but does the lid drop off?

I’m not sure why people get so engaged or so enraged by the suggestion that, in good design, form follows function. Maybe people assume it implies a hierarchy but it doesn’t actually mean that function is always more important than form. It is simply a reminder, particularly for industrial or product designers (or their bosses), that the starting point for any design is what the final product has to do or what you want it to do. Get that right and then start thinking about how it is to be made; the materials to use and what it should look like. 

It’s not even saying you need to fix all the function side first and you never need to return to that bit of the design process because obviously as a design is refined then it might present opportunities to add functions or simplify functions. It is also a reminder that because something has always functioned in that way and been designed like that, and everybody already has one anyway, it might still be worth just double-checking the function part again in case … before you decide that all you really need to worry about is some fancy new colours to make people buy yours rather than their’s. Everyone thought the best way to sell milk was by ladling it from pail to jug until someone came up with cheap strong bottles in glass and if designers thought that was as good as it could get and all you could play around with was the design of the lettering on the foil cap then the Rausing family might still be wondering what they should do to make a bit of money. 

Before designers send me emails asking why I am stating the obvious then remember I’m writing this blog for an interested reader who wants to find out more about design and might have heard the phrase or seen it in a magazine article but not stepped back to think about what it might actually mean.

Having said that of course it is worth pointing out that designers (or people working in design) can take opposing views. Some critics accuse Apple of placing appearance above everything but it is interesting that Steve Jobs is quoted as saying: 

“Some people think design means how it looks. But of course, if you dig deeper, it’s really how it works.”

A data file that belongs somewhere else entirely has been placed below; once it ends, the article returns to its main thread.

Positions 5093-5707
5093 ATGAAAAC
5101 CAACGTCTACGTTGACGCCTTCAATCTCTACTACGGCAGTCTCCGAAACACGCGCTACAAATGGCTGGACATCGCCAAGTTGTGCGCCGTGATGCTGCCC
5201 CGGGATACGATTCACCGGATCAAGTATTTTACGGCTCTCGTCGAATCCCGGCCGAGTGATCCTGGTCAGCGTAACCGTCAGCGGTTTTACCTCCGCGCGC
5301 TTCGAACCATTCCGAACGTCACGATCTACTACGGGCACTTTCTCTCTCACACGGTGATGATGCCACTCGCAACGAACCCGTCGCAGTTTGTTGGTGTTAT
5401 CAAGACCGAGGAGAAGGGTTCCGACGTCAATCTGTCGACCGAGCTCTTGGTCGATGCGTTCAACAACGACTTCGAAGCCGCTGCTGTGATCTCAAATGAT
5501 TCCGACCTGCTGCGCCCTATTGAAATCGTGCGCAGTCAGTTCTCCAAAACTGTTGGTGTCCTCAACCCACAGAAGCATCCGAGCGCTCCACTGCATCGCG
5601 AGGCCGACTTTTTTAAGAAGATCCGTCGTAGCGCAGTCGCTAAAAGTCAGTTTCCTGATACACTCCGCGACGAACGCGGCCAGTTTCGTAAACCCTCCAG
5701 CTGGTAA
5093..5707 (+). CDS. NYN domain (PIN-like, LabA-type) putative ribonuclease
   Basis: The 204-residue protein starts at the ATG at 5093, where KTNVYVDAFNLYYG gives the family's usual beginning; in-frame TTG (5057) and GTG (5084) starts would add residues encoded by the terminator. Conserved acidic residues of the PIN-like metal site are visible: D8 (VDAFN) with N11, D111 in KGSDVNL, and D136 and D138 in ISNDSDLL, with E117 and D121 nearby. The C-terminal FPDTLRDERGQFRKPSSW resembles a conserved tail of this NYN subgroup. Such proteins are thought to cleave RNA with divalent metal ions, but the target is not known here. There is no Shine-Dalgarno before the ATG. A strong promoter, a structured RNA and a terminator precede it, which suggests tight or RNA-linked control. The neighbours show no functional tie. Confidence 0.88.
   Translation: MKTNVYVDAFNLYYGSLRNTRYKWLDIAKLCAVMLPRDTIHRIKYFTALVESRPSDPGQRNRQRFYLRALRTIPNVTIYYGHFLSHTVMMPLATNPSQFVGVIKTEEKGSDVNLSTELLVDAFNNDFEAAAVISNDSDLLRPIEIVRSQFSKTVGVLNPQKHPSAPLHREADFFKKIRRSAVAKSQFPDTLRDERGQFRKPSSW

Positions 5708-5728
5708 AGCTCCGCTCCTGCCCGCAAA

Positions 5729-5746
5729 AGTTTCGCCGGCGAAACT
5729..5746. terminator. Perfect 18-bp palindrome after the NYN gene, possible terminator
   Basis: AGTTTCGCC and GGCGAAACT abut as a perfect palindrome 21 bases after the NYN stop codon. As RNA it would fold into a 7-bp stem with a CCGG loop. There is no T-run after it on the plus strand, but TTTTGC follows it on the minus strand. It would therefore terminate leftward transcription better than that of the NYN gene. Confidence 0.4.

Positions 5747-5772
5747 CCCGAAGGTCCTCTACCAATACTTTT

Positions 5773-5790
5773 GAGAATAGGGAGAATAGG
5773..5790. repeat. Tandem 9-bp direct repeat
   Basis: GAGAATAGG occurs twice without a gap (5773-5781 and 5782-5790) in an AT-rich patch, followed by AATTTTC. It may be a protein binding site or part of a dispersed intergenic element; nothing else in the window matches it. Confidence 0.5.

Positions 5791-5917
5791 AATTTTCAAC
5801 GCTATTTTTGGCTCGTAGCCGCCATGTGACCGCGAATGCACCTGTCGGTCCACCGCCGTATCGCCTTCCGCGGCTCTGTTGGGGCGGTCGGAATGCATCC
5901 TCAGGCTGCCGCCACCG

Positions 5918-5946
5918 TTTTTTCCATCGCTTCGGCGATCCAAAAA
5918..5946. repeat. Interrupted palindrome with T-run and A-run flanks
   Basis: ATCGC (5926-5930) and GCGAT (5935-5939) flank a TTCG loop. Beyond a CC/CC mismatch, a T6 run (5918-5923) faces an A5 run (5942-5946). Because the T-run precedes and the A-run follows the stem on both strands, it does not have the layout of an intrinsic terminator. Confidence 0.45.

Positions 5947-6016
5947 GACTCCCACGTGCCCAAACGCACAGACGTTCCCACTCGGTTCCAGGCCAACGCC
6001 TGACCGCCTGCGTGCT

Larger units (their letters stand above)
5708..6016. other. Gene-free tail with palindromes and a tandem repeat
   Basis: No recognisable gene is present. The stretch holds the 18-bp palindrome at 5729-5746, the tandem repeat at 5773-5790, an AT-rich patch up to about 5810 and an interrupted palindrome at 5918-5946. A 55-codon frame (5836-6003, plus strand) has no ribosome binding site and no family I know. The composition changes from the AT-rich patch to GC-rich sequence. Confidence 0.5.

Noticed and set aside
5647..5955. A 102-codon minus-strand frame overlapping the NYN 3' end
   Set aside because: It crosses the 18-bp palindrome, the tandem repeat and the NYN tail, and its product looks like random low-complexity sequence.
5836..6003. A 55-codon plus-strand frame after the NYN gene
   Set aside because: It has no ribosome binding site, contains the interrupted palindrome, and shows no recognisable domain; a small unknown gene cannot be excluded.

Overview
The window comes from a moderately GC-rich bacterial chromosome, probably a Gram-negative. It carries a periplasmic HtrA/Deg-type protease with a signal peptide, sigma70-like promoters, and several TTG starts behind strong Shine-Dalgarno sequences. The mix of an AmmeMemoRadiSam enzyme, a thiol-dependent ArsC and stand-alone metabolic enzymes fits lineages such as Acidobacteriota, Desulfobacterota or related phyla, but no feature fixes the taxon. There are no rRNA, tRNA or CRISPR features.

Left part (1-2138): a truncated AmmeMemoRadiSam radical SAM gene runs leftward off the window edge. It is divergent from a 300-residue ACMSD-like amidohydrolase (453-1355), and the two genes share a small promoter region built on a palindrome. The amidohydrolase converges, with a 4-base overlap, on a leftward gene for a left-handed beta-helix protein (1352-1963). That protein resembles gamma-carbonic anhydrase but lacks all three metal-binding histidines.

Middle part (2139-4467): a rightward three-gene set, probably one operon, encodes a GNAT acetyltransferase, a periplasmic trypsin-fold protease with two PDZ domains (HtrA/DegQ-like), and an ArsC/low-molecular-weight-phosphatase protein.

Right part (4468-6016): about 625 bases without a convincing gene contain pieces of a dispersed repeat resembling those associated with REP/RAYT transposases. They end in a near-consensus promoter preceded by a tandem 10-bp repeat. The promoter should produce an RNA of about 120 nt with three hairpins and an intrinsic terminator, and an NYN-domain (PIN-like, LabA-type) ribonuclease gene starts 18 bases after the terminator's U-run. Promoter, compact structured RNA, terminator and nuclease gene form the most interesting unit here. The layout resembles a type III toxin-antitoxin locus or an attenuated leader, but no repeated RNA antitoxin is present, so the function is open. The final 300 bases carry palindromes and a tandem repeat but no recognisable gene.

But then very recently I came across an interesting quote from Sven Lundh of Källemo: 

‘If a piece of furniture is used day and night for two years without showing any sign of wear, but you cannot bear the site of it anymore, then it is bad quality …. good quality is visual quality.’

Another problem with talking about a design being functional is that often people leap to the assumption that you are talking about functionalism and then quickly move on to imagine designs that are starkly industrial and potentially brutal and certainly uncomfortable. But then tennis balls and knitted woollen hats get pretty close to being perfect designs for the job that they have to do.

Sometimes designers make their own lives difficult by trying to combine functions. One obvious example is the “spork” so either a broad shallow spoon shape but with tines or even more messy a single handle with a fork at one end and a spoon at the other.

Another combination piece is when a furniture designer combines a stool or a chair with a set of steps … for grand library steps for those with high enough ceilings and enough books to need them or more pedestrian kitchen steps for getting at something stored away in a top cupboard. Some combined functions in modern technology have surprised manufacturers and designers by the speed at which they have been adopted - so the camera in their mobile phone is for many people the only camera they use. 

45/90 by Salto & Sigsgaard and Møbelsnedkeri Kjeldtoft shown at the Cabinetmakers' Autumn Exhibition at Øregaard in 2015

With other everyday household items people are remarkably conservative so although square or rectangular plates are OK on a plane or train and plastic is OK for a picnic, most plates are still round and made from fired clay.

After graduating I spent a year on the museum diploma course in Manchester that was then directed by Alan Smith, who had worked at Liverpool Museum and with several other major gallery collections, and as a ceramicist he centred much of the practical work of the diploma course around what was then usually called the applied arts. In one lecture, and using a priceless 18th-century porcelain teapot to demonstrate, he pointed out that the way to decide if a teapot was well designed and well made was to pour out every last drop of tea. The spout should be set high enough up the pot so that tea leaves do not come out into the last cup but above all you should be able to tip the pot far enough over to drain it without the lid dropping off.

However beautiful the teapot do you really want to buy it if the lid drops off when you pour out the second or third cup? That’s about as simple as it gets to show that form should follow function. 


The tea pot above was made by the English potter Geoffrey Whiting (1919-1988). He trained as an architect at Birmingham school of architecture but then taught himself pottery and set up his first workshop at Avoncroft in Worcestershire where he was attached to the Adult Education College. He worked in stoneware broadly within a style established by Bernard Leach. He moved his workshop to Canterbury in 1972 and taught at the King’s School and at Medway College of Art and Design. 

He has been described as a potters’ potter and is also described, sometimes, as the master of the tea pot. This particular teapot only gets 9.5 out of 10 because the lid is just slightly too small so it’s a bit of a faff to get all the leaves out before you wash it.